Newly Crowned XFC Lightweight Champion Scott Holtzman Discusses Life With The Belt,The Former Champ Who “Ran” From Him
By Timothy Gilbert
XFC champion Scott Holtzman hasn’t been fighting long for the amount of success he has already achieved. His first professional fight was held a little over one year ago on February 10, 2012, but already the 29 year old has racked up wins in all five of his professional matches and claimed the vacant lightweight belt.
It’s a belt that was abandoned after Nick Newell refused to face Holtzman. Something he feels was to protect Newell’s rapidly growing reputation.
“I think he ran from me, without a doubt,” he said. “I think he made a business decision. He saw himself as a 9-0 fighter fighting a dangerous 4-0 fighter.”
Newell, a congenital amputee who lacks a fully developed left hand and forearm, refused to defend his belt against Holtzman at XFC 24 to pursue his goal of fighting bigger name opponents and making his way into the UFC. As a result, Newell was stripped of his title leaving a vacant position for Holtzman and Mahlow to fight for.
Newell has since signed with the World Series of Fighting.
Even though Newell’s actions could be taken as an insult, Holtzman views it more as a representation of Newell as a fighter.
“Obviously, I’m happy for him moving up,” he said
“I’m not mad at him for it. That’s business, that’s the fight game; people try to protect their career. But I’ve always fought everyone they ever put in front of me,” he said.
Only one of Holtzman’s matches has gone the full three rounds, and that was when he took a decision win from Jason Hicks at XFC 22. He has finished his remaining four opponents within the first two rounds. And yet, he still openly acknowledges that there is much more to learn.
“I’m still new to the spot, but I’m also such an athlete that I’m able to grow and evolve between each fight,” Holtzman said.
He may speak humbly of his path to the top and it may have only been a battle for a vacant t belt, but even if Nick Newell had stuck around Holtzman feels the result would have been similar.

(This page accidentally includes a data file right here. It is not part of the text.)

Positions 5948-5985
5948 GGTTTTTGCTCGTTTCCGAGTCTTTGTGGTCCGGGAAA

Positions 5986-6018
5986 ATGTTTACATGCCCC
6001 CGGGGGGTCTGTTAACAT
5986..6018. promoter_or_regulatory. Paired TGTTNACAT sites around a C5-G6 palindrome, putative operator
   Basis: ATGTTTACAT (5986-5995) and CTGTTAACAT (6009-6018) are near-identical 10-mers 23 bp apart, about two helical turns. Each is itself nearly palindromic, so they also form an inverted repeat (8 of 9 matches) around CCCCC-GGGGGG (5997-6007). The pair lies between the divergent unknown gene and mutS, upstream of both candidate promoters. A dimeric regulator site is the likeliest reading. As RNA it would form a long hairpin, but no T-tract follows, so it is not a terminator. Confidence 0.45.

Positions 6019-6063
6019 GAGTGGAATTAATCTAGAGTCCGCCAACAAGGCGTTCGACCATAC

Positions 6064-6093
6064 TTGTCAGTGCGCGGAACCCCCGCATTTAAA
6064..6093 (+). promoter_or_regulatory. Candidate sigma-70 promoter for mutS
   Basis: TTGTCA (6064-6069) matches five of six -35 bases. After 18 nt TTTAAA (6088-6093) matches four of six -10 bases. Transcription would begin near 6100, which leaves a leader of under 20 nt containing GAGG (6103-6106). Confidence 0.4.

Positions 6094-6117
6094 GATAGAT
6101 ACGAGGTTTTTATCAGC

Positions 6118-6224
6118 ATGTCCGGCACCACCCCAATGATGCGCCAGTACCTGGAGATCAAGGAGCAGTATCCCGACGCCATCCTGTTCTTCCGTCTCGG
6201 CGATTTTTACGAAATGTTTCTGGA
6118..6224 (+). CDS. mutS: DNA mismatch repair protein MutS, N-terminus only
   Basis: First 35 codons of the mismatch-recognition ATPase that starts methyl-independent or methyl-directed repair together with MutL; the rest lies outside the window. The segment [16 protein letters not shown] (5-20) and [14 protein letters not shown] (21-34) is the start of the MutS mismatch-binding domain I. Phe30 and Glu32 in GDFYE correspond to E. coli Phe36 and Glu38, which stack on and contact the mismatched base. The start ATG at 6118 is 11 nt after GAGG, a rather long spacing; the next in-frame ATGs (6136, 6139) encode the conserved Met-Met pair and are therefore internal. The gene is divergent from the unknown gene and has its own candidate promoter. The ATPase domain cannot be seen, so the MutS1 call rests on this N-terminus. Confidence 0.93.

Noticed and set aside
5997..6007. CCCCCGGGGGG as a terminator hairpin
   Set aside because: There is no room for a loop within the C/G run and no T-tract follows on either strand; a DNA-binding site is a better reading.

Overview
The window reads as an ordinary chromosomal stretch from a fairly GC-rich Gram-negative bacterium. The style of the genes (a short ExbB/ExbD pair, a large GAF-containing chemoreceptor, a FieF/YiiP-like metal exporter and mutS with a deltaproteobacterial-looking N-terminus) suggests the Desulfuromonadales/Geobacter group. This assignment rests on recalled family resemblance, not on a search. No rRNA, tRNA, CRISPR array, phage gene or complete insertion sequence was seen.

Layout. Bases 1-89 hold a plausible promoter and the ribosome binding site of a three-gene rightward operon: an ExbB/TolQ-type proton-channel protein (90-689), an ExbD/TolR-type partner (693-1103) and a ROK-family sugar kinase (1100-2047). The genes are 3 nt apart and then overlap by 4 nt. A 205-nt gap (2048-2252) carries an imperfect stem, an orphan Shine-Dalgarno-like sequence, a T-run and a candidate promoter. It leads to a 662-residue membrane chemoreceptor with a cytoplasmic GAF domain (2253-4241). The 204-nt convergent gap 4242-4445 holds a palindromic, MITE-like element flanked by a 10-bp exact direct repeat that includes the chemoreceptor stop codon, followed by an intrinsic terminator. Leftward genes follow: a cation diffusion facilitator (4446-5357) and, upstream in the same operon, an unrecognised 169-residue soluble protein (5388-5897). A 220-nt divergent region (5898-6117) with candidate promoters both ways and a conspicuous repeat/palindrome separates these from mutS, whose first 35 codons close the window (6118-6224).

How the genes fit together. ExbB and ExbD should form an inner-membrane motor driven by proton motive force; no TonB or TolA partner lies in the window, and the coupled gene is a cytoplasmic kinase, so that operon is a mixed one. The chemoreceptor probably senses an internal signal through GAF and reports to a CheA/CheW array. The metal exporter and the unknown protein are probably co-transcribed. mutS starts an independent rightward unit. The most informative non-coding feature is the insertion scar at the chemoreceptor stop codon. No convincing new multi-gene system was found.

“I would have beat him worse than I beat Mahlow,” he said
Before fighting, Holtzman devoted much of his life to hockey, spending some time playing professionally for the Knoxville Ice Bears. When he failed to truly excel at hockey, he resorted to working a desk job. Unhappy with his situation, he decided to start practicing MMA.
“I was sitting in a cubicle, talking on a phone and on the internet all day and it kind of drove me crazy. I had a friend that did MMA, so I decided to try it as an outlet,” he said.
It’s been over a month since he claimed the championship belt.
“I felt like I failed in hockey, and that’s kind of one of those things that drives me now in MMA,” he said.
“That led me to where I am now.”
He defeated John Mahlow via second round TKO on June 14 to claim the vacant lightweight belt. He is still waiting for his next opponent to be announced, and yet no matter how long he is forced to wait, Holtzman is confident his performance won’t be affected.
“I think I’m always well prepared. I stay in good shape. I always have good cardio. I think cardio is one of my strengths,” he said. “They’re never going to catch me on a night where I’m out of shape, and sucking wind mid-way through the first round. It’s never going to be like that.”
“I’m always training.”
Training, which he is constantly adjusting and improving. Holtzman claims to consistently work on all aspects of his game, mixing up training partners in an attempt to grow as a fighter.
“I spent the last camp out at the MMA Lab in Glendale, with Benson (Henderson) Jamie Varner and Joe Riggs,” he said. “I’m about to start a strength and conditioning camp with Ovince St. Preux.”
Intelligent training and an intense desire to work are all of what, he claims, contributed to the success he has achieved thus far. However, there is more work to be done.
“It’s really just another stepping stone,” he said. “At the end of the day there’s a lot of stuff I still want to do.”
One of those things is a fight against top lightweight contender Eric Reynolds. Reynolds previously fought for the vacant lightweight title against Nick Newell, where he was submitted in the first round.
“I’ve always kinda wanted to fight Eric Reynolds. It’s a good fight. It’s a good step for me,” he said.
“I want to continue to climb the ladder and that’s the way to do it.”
Holtzman’s not afraid to fight the best competitors in the league as he looks to improve his reputation. He may be at the top of the division, but there is still much for him to prove.
“Just winning the XFC belt is not the end all be all for me.”
Holtzman’s next opponent has yet to be announced, but current top contenders Eric Reynolds and Roger Carroll appear to be next in line for a shot.
“I was maybe under the assumption that it would be Eric Reynolds, but I think there’s another guy that may be in line,” he said.
In the meantime, the XFC will host its next showing, XFC 25: Boiling Point, on September 6 at the Albuquerque Convention Center in Albuquerque, New Mexico. The event will feature a strawweight title fight between Stephanie Eggink and Angela Magana and a welterweight bout between Dhiego Lima and Ricky Rainey.